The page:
When you finally have grandkids, if you haven't already, and if you should be so lucky, if that's what you want, you're going to have to sit them down one day and explain what a "Mercury" was. And cars like the 7th-generation Mercury Cougar might make that a bit difficult.
Big Mercury fans out there might be able to educate me, but I'm not sure I ever truly understood what Mercury was about. They were upscale Fords, when Fords could afford to stay properly proletariat, and slotted in underneath Lincoln, when Lincolns were decisively not proletariat at all. Because some of those had suicide doors.
But as Lincolns moved down and Fords moved up, little Mercury got squeezed out, to the point that they sort of became indistinguishable from a lot of other things in the FoMoCo line up.
And though they didn't realize it yet, the symptoms of the illness started showing up a long time before the company's official death in 2011. One of those symptoms was this Cougar.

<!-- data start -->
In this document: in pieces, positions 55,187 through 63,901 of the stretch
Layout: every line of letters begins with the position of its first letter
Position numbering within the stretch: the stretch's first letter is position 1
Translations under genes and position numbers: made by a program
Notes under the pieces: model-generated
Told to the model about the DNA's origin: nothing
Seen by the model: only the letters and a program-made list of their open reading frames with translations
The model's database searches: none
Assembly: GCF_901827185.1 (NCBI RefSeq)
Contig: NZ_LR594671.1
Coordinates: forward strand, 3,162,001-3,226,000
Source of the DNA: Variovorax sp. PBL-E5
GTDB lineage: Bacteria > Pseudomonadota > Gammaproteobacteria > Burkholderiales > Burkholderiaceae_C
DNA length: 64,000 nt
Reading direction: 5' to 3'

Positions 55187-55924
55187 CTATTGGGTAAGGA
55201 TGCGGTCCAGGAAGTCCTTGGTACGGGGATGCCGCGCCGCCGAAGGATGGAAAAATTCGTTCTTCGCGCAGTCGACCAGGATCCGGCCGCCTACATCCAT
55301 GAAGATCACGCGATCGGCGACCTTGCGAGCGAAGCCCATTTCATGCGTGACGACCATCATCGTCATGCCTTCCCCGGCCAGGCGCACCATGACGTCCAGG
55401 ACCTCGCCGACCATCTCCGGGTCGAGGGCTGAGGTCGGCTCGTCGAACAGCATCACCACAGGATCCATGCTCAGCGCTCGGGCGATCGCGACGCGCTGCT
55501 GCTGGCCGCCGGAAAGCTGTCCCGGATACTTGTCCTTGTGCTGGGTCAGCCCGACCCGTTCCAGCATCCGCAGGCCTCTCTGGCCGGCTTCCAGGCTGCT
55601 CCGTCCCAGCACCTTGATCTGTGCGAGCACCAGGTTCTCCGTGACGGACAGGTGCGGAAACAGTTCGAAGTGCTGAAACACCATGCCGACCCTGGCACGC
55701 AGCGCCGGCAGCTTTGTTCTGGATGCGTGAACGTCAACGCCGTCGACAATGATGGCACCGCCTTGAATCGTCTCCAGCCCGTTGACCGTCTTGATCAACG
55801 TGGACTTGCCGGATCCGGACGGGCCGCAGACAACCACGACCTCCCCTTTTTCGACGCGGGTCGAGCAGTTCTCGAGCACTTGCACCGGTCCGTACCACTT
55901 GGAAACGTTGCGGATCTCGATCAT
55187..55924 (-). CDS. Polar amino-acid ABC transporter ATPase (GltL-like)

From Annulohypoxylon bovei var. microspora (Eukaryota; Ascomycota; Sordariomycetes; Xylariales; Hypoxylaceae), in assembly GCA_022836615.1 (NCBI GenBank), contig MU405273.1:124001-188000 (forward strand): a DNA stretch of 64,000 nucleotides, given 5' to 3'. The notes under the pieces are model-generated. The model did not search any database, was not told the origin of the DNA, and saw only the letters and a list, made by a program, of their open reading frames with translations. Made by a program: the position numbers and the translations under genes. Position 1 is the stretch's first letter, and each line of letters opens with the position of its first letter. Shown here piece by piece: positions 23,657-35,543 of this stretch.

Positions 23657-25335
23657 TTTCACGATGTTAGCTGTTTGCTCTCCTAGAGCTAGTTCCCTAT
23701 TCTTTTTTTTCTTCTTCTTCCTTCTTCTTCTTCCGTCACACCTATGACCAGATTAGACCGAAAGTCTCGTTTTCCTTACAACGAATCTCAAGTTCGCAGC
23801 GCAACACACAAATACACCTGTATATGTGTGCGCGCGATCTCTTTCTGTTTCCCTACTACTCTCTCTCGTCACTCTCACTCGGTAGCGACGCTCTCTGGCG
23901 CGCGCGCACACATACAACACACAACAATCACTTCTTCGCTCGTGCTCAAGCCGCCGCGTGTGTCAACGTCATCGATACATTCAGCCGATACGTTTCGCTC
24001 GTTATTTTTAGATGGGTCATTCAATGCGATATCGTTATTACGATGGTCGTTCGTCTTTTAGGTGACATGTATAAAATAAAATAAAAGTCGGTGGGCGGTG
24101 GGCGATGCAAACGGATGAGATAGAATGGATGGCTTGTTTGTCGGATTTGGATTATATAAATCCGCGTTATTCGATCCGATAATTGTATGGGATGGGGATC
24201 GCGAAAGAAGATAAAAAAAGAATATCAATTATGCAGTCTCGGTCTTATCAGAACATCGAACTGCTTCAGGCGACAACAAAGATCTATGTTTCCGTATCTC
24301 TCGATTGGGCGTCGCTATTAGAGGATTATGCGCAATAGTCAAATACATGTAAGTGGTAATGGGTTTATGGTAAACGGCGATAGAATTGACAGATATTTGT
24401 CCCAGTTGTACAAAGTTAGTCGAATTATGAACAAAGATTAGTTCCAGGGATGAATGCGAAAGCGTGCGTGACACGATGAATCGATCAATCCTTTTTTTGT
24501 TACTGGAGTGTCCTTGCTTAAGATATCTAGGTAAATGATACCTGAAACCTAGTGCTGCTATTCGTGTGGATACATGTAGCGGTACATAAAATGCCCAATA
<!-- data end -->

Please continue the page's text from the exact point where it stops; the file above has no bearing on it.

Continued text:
Okay, so the Cougar was never really a truly unique car in its own right, but it held its own in the 1960s and 1970s. But by the 1990s, it almost looked as if Ford took one look at its Thunderbird, which even Ford didn't seem like it was a fan of, and said, "ugh, I guess? Just... just give it a new grille, or something. Tell people it's got power locks I suppose. It's just... I don't even know, anymore."
And then an ad person came up and said, "but wait, how are we going to advertise this thing? Isn't it just a Thunderbird, a car which you're already not too pleased with?"
And FoMoCo replied, "I don't know, I'm limping along slowly and it'll be until the mid-2000s until I find my way again, so just do something, I don't care."
So that's how the vast acreage of overstuffed cloth seats and dull, dark gray plastic called the "interior" became stylish.
But if you were watching this in 1993, you might've wondered how much longer it would take for the sickness to kill Mercury.